Three U.S. Citizens Sue TCS Over Alleged Bias Towards Indian Workers
Three complainants from two different companies have accused TCS of preferring Indians and South Asian workers over American workers.
Three U.S. citizens have sued Tata Consultancy Services (TCS), alleging that the Indian IT company prefers Indians and South Asians over American workers. The three employees of two different companies have asked for jury trial and sought punitive compensations from TCS.
Darryl Stacy, Donald Stephan Bradley and Hesham Hafez filed a complaint in the District Court of New Jersey last month, alleging that TCS prefers to bring employees on visa even when trained U.S. citizens are available in the country, the Economic Times reported. They also accused the company of discriminating against them and favoring Indians and South Asians while hiring locally.
“TCS’ president for North America Surya Kant and vice president and head of human resources Narasimhan Srinivasan devised and implemented a nationwide ‘leadership directive’ to utilize TCS’s visa-ready South Asian employees (also known as ‘expats’) to the ‘maximum extent’ when filling US positions,” the complaint said, according to the report.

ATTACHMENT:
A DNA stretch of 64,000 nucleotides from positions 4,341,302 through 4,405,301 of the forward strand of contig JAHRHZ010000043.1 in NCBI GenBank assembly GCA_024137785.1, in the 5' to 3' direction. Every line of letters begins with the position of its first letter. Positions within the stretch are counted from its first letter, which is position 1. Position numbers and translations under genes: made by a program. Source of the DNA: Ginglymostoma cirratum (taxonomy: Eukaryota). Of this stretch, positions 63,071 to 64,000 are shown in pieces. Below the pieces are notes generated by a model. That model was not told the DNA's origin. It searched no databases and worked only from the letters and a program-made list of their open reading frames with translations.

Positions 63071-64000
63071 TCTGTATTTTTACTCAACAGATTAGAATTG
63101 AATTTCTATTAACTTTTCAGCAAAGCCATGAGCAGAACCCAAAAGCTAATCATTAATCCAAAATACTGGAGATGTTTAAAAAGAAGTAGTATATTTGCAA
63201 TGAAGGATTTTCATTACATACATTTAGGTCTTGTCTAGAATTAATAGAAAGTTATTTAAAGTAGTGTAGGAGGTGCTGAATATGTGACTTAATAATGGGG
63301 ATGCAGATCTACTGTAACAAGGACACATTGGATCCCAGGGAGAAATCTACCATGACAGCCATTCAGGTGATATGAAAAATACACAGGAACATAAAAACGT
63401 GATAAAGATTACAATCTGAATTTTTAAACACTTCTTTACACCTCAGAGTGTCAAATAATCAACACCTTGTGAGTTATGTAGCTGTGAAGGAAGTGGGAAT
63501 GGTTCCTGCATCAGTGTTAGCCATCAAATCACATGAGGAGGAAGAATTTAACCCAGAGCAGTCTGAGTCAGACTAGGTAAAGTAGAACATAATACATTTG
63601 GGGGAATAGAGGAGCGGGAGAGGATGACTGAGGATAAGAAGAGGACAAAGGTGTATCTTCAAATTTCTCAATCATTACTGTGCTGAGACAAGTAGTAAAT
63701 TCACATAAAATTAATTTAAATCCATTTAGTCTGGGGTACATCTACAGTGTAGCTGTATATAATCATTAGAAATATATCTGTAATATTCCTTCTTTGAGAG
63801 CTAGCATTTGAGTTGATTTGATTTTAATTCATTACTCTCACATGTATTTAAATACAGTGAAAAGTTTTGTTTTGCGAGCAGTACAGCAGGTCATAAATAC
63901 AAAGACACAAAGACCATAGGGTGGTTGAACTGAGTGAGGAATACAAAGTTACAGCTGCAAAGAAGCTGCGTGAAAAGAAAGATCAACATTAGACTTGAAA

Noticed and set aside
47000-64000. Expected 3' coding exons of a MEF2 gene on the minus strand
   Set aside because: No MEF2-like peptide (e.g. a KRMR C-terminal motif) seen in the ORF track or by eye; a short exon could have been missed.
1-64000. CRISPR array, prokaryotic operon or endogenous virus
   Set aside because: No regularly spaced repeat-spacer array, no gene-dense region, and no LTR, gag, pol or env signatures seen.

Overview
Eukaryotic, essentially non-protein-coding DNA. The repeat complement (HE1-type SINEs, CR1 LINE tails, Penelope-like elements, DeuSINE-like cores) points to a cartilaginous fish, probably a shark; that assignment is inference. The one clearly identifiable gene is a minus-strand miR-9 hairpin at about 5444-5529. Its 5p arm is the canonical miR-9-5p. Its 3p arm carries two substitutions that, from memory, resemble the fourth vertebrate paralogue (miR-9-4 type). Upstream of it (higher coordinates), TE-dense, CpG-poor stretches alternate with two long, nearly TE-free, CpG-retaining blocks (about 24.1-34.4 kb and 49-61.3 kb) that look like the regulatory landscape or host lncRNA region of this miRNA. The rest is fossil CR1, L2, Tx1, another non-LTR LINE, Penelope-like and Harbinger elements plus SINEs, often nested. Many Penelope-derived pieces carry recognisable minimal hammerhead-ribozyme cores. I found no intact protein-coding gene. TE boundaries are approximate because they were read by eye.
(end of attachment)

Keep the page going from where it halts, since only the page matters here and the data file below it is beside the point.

The company has denied the allegations as “baseless,” saying that it “is confident that it will successfully defend itself,” a TCS spokesperson told ET in an email.
“Indeed, the federal court in California previously rejected a class-action for hiring discrimination by the same law firm concerning TCS’ hiring practices, citing the same issues,” the spokesperson added.
TCS had earlier got embroiled in a legal battle over alleged discrimination overseas in 2015, when employees of a company named Southern California Edison accused it in an anti-American bias case, which is in pre-trial stages.
Another case was filed in 2016, in which a U.S. citizen alleged that TCS discriminates against employees on the basis of race, gender and national origin. This case was dismissed in February 2017.
It is also not the only Indian company facing such allegations. An ex-employee of HCL Technologies in the United States filed a lawsuit last month, accusing the firm of preferring South Asian workers over Americans. Earlier this year, another U.S. citizen accused Indian technology firm Wipro for engaging in a practice of systematic termination of work of its American employees, in favor of Indian workers.
These allegations from U.S. workers come at a time when the Trump administration is stressing over its “Buy American and Hire Americans” executive order. It has also enhanced scrutiny over issuing H-1B visas and directed officials to apply the same level of scrutiny for H-1B visa extension requests as the other sought-after visas.